The reality of the union’s financial condition, however, is not a laughing matter. As a Dropout Nation analysis of its latest filing with the U.S. Department of Labor shows, the union’s pension and retiree healthcare woes continue to keep it in virtual insolvency.

NYSUT reported that it accrued $544 million in pension and retiree health liabilities in 2016-2017, a 7.9 percent increase over levels in the previous year. While the union reported that pension liabilities decreased by 13.4 percent (from $288 million in 2015-2016 to $249 million in 2016-2017), retiree healthcare costs increased by 36.5 percent, from $215 million to $294 million within the same period.

As you would expect, NYSUT doesn’t have enough assets to cover those insolvencies. The union’s pension had $285 million in assets as of 2016, according to its filing with the U.S. Department of Labor. If you took that number, that still leaves $259 million in retiree pension and healthcare costs (along with other liabilities on the books), none of which would be fully covered by NYSUT’s $142 million in assets.

As with defined-benefit pensions run by states, districts, and the National Education Association (to which NYSUT is affiliated along with its status as the largest state unit of the American Federation of Teachers), NYSUT’s pension assumes an overly optimistic annual investment rate of return of 6.5 percent. Even in years in which those numbers can be made, NYSUT’s generous retirement age levels, under which an employee can head into retirement as young as age 55 with 10 years of service, adds additional strain onto finances.

The good news for NYSUT is that it is having greater success than other AFT and NEA affiliates in increasing rank-and-filers paying into its coffers. It added 35,381 rank-and-filers in 2016-2017, increasing its ranks by 5.4 percent to 686,975. This included a 7.2 percent increase in the number of classroom teachers and other school employees as well as a 2.6 percent increase in the number of retirees paying dues.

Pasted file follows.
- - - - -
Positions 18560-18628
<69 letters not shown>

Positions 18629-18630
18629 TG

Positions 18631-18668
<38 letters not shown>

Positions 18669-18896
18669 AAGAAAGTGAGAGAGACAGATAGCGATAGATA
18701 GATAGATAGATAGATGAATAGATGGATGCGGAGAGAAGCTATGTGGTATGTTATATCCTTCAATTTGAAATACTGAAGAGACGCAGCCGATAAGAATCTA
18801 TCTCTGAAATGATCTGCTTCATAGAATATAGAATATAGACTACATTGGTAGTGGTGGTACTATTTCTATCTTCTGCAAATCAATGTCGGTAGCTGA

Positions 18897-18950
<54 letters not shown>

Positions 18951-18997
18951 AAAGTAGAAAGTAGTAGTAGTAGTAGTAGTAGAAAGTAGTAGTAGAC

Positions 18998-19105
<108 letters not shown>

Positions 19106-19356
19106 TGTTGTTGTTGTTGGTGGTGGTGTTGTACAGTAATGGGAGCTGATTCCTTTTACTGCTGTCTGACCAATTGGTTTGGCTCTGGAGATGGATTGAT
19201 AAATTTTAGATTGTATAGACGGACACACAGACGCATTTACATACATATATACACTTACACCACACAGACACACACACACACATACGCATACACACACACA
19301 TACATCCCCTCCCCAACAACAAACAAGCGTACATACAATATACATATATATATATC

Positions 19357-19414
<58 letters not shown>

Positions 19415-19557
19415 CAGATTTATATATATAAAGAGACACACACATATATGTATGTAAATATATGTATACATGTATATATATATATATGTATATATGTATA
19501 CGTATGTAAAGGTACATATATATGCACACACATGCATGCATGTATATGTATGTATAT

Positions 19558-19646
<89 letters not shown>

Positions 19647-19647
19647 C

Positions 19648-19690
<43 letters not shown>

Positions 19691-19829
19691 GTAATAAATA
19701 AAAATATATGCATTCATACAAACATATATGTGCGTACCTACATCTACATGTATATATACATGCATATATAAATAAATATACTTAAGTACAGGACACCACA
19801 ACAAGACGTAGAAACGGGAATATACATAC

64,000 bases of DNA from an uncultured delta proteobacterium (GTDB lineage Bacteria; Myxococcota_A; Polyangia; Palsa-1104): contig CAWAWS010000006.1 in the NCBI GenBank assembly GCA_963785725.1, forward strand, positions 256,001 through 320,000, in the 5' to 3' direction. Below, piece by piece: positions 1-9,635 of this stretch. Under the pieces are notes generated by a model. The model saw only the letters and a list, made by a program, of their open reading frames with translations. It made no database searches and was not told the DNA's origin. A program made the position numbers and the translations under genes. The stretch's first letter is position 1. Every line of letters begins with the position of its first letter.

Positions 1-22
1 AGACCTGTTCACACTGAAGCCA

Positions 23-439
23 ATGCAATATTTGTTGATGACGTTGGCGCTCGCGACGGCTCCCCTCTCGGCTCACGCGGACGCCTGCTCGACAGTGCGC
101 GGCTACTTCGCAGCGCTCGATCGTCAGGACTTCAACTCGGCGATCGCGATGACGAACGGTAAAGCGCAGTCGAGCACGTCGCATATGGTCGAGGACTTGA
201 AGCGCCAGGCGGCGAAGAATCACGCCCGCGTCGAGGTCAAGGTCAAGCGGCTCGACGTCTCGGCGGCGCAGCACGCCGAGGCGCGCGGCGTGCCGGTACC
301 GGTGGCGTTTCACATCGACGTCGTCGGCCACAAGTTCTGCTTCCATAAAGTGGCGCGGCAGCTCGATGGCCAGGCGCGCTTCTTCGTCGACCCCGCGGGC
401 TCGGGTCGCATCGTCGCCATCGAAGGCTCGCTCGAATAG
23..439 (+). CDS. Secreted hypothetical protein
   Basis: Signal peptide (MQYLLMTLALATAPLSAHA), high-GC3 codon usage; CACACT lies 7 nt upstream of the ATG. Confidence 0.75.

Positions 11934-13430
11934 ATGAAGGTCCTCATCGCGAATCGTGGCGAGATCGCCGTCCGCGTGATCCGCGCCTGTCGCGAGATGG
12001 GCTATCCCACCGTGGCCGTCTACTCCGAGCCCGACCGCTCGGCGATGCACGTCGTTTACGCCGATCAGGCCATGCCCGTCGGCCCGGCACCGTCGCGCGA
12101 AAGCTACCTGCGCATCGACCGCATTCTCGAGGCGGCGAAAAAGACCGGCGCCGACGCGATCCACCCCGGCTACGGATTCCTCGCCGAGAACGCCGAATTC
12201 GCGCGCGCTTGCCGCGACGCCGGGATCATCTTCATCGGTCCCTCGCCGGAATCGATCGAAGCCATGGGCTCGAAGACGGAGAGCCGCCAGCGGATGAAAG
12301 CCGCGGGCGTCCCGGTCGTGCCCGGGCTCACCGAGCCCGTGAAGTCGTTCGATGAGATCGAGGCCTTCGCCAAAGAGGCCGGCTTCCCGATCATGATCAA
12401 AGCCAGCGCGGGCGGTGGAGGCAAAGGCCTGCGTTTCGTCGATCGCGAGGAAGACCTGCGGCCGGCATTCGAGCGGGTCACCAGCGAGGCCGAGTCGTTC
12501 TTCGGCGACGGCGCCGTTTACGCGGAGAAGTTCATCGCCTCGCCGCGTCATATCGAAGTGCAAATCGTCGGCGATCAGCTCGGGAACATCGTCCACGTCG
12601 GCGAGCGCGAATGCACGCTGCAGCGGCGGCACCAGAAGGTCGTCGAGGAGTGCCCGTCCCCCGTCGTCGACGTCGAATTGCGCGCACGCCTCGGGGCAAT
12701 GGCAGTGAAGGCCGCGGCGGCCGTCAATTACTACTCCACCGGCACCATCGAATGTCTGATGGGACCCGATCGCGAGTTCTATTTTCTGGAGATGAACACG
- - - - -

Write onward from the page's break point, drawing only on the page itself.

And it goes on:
Former NYSUT Secretary-Treasurer Martin Messner got laughed at for both running the union’s finances while briefly teaching school. But the AFT affiliate’s woes are no laughing matter.

As a result of those increases, NYSUT generated $138 million in dues in 2016-2017, a 3.8 percent increase over the previous year. Overall revenue was $260 million, barely budging from last year. As you would expect, national AFT made sure to subsidize the affiliate; the $10.4 million it paid to NYSUT in 2016-2017 was 11.9 percent less than in the previous period. NEA provided $2.1 million last fiscal year, slightly less than in 2015-2016. NYSUT collected $1.8 million from its Teaching & Learning Trust, slightly more than in 2015-2016, while it garnered $6.6 million from its Member Benefits affiliate (which peddles annuities to the rank-and-file), a 5.7 percent decline.

The union did manage to hold the line on expenses. General overhead expenses of $6.4 million in 2016-2017 were three percent lower than in the previous period, while benefits costs of $43 million were just 1.4 percent higher than a year ago. As a result, NYSUT generated a surplus of $13 million, 8.5 percent lower than in 2015-2016.

Of course, NYSUT’s top honchos did fine for themselves. Andrew Pallotta, the ally of United Federation of Teachers President Michael Mulgrew who now runs NYSUT, collected $273,153 in 2016-2017, a 5.3 percent increase over the previous period. His predecessor (or, to be more-appropriate, former puppet) Karen Magee walked away with $346,080 in compensation, a 17.4 percent increase over 2015-2016. The aforementioned Messner was paid $285,684 in 2016-2017, an 11 percent increase over his compensation in the previous period. As for Executive Director Thomas Anapolis? He was paid $180,004, a 27 percent decrease over 2015-2016.

NYSUT has no interest in paying down its pension and retiree health liabilities. But it does have plenty of desire to buy influence. The union spent $97.4 million in 2016-2017 on on lobbying, contributions to like-minded groups and spending on almost-always political “representational activities”. That’s lower than the $99.6 it spent in the previous year.

The union gave $30,000 to Alliance for Quality Education, one of its longstanding vassals, in 2016-2017. That’s less than half what NYSUT doled out to the group in the previous year. NYSUT gave another of its dependents, Citizen Action of New York, even less; the $28,500 it gave to the group is 53.1 percent less than what was given in 2015-2016. The union doubled its giving to Education Law Center, handing over $100,000 in 2016-2017, while giving $250,000 to Strong Economy for All Coalition, unchanged from the previous period. NYSUT also made sure to give Labor-Religion Coalition of New York State $111,000 last fiscal year, an 11 percent increase over 2015-2016.